Indeed, the idea that men would use the Rocky soundtrack for motivation is very real (even if we do turn down the volume on our headphone so we can’t be overheard). Sports psychology expert Dr Costas Karageorghis, author of Applying Music in Exercise and Sport, told ShortList that even he uses the main Rocky theme for an extra boost when working out – the mental associations with the character have a genuine effect of motivation and energy levels.
“Music forms an emotional tag in the brain,” says Dr Karageorghis. “We link specific pieces of music with the heroic deeds of protagonists we see on the sliver screen. Those tracks then conjure the image of the protagonist, striving for glory, trying to overcome adversity, reaching for self-realisation.
“There’s no better example than the Rocky film series. With the strong musical cues and heroic associations of the character, it’s the perfect package for creating a motivational mindset.”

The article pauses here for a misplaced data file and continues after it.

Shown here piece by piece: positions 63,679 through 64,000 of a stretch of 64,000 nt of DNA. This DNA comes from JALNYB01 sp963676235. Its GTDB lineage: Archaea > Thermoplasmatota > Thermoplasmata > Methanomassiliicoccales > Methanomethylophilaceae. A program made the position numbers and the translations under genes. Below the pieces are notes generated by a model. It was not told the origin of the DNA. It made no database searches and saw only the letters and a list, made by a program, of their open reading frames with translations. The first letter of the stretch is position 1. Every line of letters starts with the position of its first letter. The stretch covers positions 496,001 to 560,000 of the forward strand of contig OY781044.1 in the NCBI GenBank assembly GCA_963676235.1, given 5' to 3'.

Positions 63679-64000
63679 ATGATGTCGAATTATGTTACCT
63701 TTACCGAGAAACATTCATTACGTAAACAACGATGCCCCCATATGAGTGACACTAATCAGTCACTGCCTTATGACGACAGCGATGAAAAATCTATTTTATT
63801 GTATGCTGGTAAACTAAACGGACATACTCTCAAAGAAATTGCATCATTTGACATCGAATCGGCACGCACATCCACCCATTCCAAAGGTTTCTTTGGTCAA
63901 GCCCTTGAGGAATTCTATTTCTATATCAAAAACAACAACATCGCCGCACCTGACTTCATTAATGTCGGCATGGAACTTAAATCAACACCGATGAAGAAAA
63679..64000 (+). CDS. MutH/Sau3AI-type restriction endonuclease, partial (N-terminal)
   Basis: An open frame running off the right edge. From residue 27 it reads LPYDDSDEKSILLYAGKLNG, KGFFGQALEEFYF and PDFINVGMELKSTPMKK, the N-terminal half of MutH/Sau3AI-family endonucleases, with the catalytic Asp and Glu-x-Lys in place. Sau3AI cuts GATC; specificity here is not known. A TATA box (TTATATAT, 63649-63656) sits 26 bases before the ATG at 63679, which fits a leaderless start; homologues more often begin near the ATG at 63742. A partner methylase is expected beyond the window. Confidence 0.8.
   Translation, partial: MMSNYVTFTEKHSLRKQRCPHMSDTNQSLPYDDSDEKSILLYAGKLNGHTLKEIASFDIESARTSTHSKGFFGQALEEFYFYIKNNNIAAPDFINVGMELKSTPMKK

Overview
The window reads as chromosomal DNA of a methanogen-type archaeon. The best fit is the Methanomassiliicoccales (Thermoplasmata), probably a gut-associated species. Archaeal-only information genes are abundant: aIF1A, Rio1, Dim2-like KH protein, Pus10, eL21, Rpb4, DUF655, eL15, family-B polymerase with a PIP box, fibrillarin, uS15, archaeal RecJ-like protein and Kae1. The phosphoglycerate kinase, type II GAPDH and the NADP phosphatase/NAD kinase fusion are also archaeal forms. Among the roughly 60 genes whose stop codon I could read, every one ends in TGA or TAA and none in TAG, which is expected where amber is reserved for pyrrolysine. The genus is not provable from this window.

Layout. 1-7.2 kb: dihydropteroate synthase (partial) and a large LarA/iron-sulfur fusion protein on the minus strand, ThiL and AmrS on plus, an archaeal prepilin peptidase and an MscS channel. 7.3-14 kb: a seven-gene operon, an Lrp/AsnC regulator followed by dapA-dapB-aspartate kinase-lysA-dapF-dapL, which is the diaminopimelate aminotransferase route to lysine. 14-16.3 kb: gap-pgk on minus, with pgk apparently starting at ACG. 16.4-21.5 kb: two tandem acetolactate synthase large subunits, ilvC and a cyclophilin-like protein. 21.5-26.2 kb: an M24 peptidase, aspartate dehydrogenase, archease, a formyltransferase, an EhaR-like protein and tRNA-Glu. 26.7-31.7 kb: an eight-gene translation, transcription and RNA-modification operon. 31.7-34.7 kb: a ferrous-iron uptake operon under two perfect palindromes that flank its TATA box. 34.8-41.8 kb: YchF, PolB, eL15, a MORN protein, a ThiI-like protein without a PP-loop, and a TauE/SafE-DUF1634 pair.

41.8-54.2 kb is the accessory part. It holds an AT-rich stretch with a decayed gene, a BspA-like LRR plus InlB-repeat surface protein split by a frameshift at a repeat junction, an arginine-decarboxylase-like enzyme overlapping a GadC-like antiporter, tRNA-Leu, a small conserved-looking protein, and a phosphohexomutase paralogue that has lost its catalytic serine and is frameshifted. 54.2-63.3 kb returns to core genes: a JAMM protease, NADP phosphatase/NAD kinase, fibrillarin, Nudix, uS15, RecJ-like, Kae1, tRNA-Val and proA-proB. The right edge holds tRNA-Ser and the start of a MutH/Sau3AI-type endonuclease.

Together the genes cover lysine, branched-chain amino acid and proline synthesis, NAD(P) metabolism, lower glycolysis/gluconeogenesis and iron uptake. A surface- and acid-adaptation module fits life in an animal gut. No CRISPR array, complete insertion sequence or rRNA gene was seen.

This is perhaps the best example of how Rocky Balboa has bashed his way into our psyche and understanding of manliness – whether that means having a pumped-up body, honesty and integrity, or the fighting spirit to go the distance.
“If we’re constantly presented with an image of masculinity, that becomes ingrained in the culture as a norm,” says Dr Mike Chopra-Gant. “It doesn’t have a direct effect in a simple way, but it does have some kind of influence on our ideas of what it means to be a man, and what a real man is.”
In terms of channelling and speaking directly to the male consciousness, Rocky’s impact is unparalleled. Still undefeated, you could say.